The work done with these five subjects seems to show that with NeuroMuscular Taping it is possible to obtain a 7.5% improvement in the ATE value; in addition, the increase in the capacities studied seems to demonstrate that use of this technique, which ensures continuous stimulation, also allows the maintenance of better quality neuromuscular control, and thus movement, even outside the rehabilitation sessions themselves, thereby reducing overall recovery times.

One of the objectives of the working group is to continue this research into proprioception, increasing the study sample, taking into account changes introduced by other data from similar investigations of this kind, evaluating points of weakness, and examining the rules of this particular research method, specifically, changes in PC as a function of tape construction.

Functional proprioception assessment

The subjects underwent a functional evaluation performed using a proprioception assessment system that is particularly suitable for assessing the rotator cuff, both for orthopaedic and for sports rehabilitation purposes. The equipment has an anthropomorphic robotic arm which is able to move the patient’s arm in the three-dimensional joint space as well as a monitor linked to a computer.


The subject is seated in front of the monitor in an ergonomic position, resting evenly on both knees and with his back erect and supported by a back rest; the right hand holds the mechanical arm, while the left hand holds a handle. To avoid errors of approximation, this position is rendered perfectly reproducible through the use of a set of graduated and numbered mechanisms, which can be adjusted (figure 1).

Figure 1
Proprioceptive system: the subject’s arm rests 
on the anthropomorphic robotic arm.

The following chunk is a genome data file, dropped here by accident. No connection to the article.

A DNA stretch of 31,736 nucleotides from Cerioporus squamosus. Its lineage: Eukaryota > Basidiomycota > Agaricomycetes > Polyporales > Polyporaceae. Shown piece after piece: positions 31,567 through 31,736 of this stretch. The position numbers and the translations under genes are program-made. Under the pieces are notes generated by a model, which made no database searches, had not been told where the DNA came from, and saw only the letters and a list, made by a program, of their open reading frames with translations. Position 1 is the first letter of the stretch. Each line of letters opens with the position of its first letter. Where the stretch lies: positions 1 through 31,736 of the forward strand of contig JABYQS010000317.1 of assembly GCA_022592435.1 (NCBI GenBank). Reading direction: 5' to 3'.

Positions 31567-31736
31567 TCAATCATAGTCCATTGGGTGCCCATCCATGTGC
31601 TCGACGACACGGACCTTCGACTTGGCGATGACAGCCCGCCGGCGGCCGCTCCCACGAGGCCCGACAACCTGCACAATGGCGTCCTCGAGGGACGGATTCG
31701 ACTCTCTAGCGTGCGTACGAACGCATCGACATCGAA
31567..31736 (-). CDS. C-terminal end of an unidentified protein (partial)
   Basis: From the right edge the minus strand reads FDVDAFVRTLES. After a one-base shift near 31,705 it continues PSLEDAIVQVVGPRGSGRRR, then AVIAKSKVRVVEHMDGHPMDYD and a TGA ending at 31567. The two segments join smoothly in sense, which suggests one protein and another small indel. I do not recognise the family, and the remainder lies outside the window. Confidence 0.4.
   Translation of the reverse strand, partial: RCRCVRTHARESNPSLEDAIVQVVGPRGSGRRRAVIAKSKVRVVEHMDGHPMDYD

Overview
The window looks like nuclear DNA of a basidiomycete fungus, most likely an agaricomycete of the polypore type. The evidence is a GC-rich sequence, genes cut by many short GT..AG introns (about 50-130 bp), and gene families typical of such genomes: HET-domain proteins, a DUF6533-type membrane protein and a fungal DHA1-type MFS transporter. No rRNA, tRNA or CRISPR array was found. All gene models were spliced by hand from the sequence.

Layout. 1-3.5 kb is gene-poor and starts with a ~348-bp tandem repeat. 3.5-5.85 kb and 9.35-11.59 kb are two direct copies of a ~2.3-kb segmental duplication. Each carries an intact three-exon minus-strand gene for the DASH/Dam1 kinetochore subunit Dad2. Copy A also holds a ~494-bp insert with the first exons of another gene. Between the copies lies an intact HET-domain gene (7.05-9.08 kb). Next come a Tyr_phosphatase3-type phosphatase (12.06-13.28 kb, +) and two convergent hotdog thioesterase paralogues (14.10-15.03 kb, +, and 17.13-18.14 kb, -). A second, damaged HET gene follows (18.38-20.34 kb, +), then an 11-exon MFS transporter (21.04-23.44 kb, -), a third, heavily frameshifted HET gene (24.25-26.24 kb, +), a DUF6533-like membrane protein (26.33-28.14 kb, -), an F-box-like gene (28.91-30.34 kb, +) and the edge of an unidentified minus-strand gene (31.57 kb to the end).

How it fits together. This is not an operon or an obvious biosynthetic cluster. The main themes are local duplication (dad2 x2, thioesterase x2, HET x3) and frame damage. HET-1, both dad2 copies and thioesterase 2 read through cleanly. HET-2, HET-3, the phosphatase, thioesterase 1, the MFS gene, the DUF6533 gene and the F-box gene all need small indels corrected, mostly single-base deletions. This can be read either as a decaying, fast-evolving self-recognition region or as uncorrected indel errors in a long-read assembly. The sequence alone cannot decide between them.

The test involves moving the upper limb/hand in order to move a cursor on the monitor screen. First, the cursor must be made to follow a reference line within a circular area (figure 2a), and then an irregular path made up of three oblique lines (figure 2b).

Figure 2
Lines drawn in the circular (a) and oblique line (b) tasks.
a) b)
In the first of these tasks, the subject is required to execute five complete revolutions; in the second, three repetitions. In the first task, starting from the center of the image (marked by a cross) the cursor is moved over the red indicator (start of the assessment); then, executing a circular movement of the upper limb, and thus a rotatory movement of the cursor, the subject follows, to the best of his ability, the blue reference line (ideal kinesthetic line) within the specified area; in the second task, the cursor must be made to follow the red line, moving from the yellow to the green point; the difference between the line drawn by the cursor and the reference line provides a measure of the proprioceptive sensitivity of the arm being examined. This difference is expressed, as a percentage, by a numerical value termed average trace error (ATE). In the context of assessment of this type of exercise (a vast and complex area), ATE is one of the available indices that identify PC. Using this system, it is possible to obtain a set of functional parameters useful in the more complex and detailed evaluation of fine arm coordination. The standard normal value of the ATE is 20%; values above this need to be investigated and studied, for rehabilitation purposes. Figure 3 shows two examples of completed tests.

Figure 3
Examples of completed tests.